Flour and water may be essential ingredients, but it is the huge amount of passion that makes Ugo Foods Group's fresh pasta and noodle operation so special.
The company supplies fresh pasta and noodles to Waitrose, and its products are also served in the first-class and club class sections by airlines, and in leading restaurants, including Wagamama and Strada. Ugo Foods constantly strives to go the extra mile for ingredients — or 667 miles, to be precise — sourcing authentic flour from Parma in Italy. Each product undergoes 32 separate quality checks before it leaves the Borehamwood factory. Workers agree that the organisation is run on strong principles, giving an 82% positive score to this question.
Managing director Paul Ugo, whose Italian immigrant grandfather Luigi started the firm in 1929, remembers a tough start: "Being good with people got me through it," he says. "There's a belief out there that you can't be a business with a heart, but that's rubbish — and we're proof." A trained psychologist and hypnotherapist, he sees personal development as the key to a happy workforce.
Refurbishment of the Ugo site is under way, with a museum area and teaching kitchen included, so that the local community can experience the company's family culture first-hand.
"We care about what we do," says Liz Howard, technical manager, who has been with Ugo Foods Group for five years. "We actually put passion into it. We don't present anything until we are 100% happy with it."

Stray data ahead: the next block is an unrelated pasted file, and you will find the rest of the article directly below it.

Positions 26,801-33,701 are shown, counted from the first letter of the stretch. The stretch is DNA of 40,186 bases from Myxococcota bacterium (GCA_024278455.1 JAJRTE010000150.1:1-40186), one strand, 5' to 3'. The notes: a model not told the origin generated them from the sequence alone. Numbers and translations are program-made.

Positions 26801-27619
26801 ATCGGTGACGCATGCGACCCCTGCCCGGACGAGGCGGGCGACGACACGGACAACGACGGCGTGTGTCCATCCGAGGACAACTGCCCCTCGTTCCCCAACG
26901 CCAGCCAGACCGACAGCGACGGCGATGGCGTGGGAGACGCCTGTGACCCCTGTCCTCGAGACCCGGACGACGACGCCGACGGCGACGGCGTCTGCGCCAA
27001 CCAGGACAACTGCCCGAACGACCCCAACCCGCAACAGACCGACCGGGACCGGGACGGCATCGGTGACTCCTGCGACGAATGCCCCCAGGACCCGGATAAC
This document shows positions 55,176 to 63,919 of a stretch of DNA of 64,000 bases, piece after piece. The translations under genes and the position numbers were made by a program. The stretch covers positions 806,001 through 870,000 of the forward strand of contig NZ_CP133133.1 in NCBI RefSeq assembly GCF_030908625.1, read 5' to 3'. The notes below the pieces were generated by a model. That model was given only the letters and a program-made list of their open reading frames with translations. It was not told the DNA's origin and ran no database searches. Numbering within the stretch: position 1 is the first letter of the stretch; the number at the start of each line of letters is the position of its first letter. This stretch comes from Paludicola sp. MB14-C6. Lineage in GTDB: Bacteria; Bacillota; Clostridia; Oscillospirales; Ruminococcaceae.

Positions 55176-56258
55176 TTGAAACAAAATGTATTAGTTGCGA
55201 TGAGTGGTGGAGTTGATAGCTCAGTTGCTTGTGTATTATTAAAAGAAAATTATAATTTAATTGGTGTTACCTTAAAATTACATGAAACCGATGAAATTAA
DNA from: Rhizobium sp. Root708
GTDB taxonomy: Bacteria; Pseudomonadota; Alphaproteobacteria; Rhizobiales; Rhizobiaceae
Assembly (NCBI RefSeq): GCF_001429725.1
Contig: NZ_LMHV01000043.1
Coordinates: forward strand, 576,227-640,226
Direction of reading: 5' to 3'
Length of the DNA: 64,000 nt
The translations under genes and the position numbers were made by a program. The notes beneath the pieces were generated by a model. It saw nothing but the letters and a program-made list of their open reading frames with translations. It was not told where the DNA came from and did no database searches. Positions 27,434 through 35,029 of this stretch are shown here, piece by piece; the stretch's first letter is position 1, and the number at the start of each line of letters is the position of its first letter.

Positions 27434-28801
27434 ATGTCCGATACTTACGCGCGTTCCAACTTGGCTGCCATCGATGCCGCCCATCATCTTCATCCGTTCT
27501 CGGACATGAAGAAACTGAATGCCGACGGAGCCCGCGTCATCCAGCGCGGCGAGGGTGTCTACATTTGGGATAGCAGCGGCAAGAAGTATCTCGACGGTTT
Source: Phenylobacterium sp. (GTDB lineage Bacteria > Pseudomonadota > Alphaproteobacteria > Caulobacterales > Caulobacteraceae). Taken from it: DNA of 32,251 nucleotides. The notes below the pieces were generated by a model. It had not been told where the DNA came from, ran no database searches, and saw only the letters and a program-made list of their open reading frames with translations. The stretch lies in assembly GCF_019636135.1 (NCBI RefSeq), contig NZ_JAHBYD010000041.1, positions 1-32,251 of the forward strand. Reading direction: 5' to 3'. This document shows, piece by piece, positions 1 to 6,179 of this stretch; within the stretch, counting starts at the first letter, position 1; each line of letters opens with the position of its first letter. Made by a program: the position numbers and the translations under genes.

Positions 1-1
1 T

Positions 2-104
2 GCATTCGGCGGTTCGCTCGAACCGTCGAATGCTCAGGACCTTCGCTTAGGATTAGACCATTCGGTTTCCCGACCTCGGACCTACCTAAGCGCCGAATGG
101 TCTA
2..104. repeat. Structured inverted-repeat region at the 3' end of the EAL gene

Life tastes good for employees too. Personal achievements are celebrated — certificates line the walls, from Basic Food Hygiene awards to internal long service prizes. This supportive culture results in a string of impressive scores in the wellbeing factor of our survey — staff say their health is not suffering due to work (94%), have not had stress-related symptoms due to work in the past 12 months (96%) and do not find it difficult to concentrate due to pressure (93%), all three the best scores in our survey. Employees are naturally happy with their work/life balance, the 83% score ranking third.
The relaxed Mediterranean lifestyle is in full swing in this corner of Hertfordshire. "If you walk around, I can guarantee that most people will be smiling", says Ugo. Employees are encouraged to attend his meditation classes to help them take a step back from daily pressures.
Staff say that managers really take an interest in employees as individuals (84%) and give an 85% score when asked if their job is good for their personal growth.
If the firm feels someone has potential, they will be hired even if they don't have all the skills, and will be supported while learning. "There are people here from Ghana, Poland, the Czech Republic, Asia — there's a place for everyone," says supervisor Jay Wallace. It seems that staff who retire or leave to work elsewhere cannot resist returning to the family company. Even suppliers are drawn in — a former pasta buyer at Waitrose is now Ugo Foods' Waitrose account handler.
Enzo Gammallieri has worked for Ugo for 27 years — since he was 18 years old. Feeling he should broaden his experience, he left for another job. Less than a year later, he was back at Ugo. He is now line supervisor and hopes to stay until retirement.
Employees feel they can make a difference to the company (82%) and are excited about its future (84%). Ideas are listened to and taken seriously, and, if implemented, rewarded with vouchers or a bottle of wine. "It is the little things that really mean a lot," says Gammallieri.
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